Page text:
Walking the halls without cancer

Pia Phillips’ cancer story, two years later


submitted by Pia Phillips

Phillips with Abbie Nelson ’18, her hair fully grown.

With any cancer diagnosis comes a grasp on the scientific facets of the illness, but what’s not acknowledged by doctors is the abiding prominence of cancer beyond the hospital’s walls.

Despite her two and a half cancer-free years, Pia Phillips ‘18 was reminded of her cancer experience as a freshman every single day.

Phillips was diagnosed with Hodgkin’s Lymphoma, a commonly curable cancer of the lymphatic system, in July of 2014. By October of 2014, chemo, consequential hair loss, and countless miserable hospitalized days were finally over for Phillips. She says, “I’ve realized how lucky I was to only have four or five months of treatment. There are kids out there on their third or fourth year.”

Whether it’s the sight of the scars on her chest and neck, her battling a bad hair day, science class, or a microaggression that ridicules death, the memory of cancer follows Phillips to school, home, and everywhere in between.

The fear that she’ll relapse is real, and being a lifelong hypochondriac doesn’t exactly ease that fear. Phillips says, “If I’m feeling off for a week or even less, I start to get nervous, even though I shouldn’t, because it could easily just be a cold or sleep deprivation.”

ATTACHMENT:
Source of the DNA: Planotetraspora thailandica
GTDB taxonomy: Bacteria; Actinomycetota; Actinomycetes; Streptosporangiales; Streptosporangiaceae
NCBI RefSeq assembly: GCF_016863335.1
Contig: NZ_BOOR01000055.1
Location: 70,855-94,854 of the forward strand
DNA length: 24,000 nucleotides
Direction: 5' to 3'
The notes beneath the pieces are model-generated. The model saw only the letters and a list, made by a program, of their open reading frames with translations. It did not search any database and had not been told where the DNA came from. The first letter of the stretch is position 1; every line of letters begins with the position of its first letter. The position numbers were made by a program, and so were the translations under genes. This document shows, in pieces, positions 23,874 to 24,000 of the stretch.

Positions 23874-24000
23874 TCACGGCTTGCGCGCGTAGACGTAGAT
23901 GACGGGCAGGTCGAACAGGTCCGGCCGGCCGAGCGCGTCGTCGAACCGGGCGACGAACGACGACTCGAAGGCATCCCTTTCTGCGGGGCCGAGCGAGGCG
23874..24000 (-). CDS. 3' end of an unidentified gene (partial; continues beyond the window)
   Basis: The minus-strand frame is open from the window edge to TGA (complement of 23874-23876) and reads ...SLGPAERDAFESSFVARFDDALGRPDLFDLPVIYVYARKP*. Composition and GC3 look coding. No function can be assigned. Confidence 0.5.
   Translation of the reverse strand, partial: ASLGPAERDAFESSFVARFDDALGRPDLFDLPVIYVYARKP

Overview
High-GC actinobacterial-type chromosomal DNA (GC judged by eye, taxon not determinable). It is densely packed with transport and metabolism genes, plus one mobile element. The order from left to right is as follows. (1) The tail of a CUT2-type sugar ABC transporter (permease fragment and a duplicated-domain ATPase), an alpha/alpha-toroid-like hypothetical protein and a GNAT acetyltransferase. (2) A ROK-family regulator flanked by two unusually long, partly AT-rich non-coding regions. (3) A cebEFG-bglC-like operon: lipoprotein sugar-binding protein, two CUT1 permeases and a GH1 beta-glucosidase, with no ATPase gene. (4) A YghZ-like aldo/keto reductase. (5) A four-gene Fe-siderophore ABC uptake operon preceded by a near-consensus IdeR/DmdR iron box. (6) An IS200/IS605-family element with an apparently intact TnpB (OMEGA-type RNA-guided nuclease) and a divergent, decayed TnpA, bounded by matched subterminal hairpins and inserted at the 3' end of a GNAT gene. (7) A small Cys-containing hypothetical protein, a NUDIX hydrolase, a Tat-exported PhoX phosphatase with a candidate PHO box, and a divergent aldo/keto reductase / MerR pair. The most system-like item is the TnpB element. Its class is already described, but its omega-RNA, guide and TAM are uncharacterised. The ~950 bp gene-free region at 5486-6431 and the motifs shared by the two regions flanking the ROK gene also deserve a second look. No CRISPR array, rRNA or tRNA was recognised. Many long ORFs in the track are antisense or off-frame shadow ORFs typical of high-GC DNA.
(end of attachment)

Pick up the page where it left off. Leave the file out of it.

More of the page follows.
Phillips elaborates, “What makes me more scared of relapse is that the first time around I didn’t know what I was about to experience so I had nothing to anticipate, but then if I did ever get it again I’d know exactly how hard it would be. In that situation, ignorance really is bliss.”

After Phillips’ first clear PET scan, she had to get another one every three months for a year. After consistently clear results, she had to return once every six months. She had her last scan this past February, and because that one was clear as well, she only has to go back once each year for five years.

After five years sans cancer, it’s up to her to notice potential concerns and seek a PET scan, to which Phillips says, “It’s on me after a while, which is kind of freaky.”   

Cancer also remains a substantial part of Phillips’ life beyond her physical health. She says, “Freshman year was designated to cancer, so sophomore year was my first year of high school where I didn’t have to worry about it [as much].”

As a result of her newfound freedom in her sophomore year, though, Phillips lost some of her drive to achieve in school. “I didn’t try as hard as I could have because school was second, which it should be because you should prioritize happiness, but you shouldn’t forget to try in school. I just didn’t have that same motivation because I was healthy and felt on top of the world.” She continues, “As a junior now, I’ve found a balance between putting happiness before school and putting in effort.”

Although adjusting back to regular student life was rocky at times, the immense support from Phillips’ family has continued incessantly. Phillips says, “[My cancer] hurt my family a lot, since it was really hard for my parents to go through, as it would be for any parent.” Phillips adds, “When my mom reads something about a child being diagnosed, she cries for them, because she knows how it feels. She’s got all the hospital stuff down as no parent should.”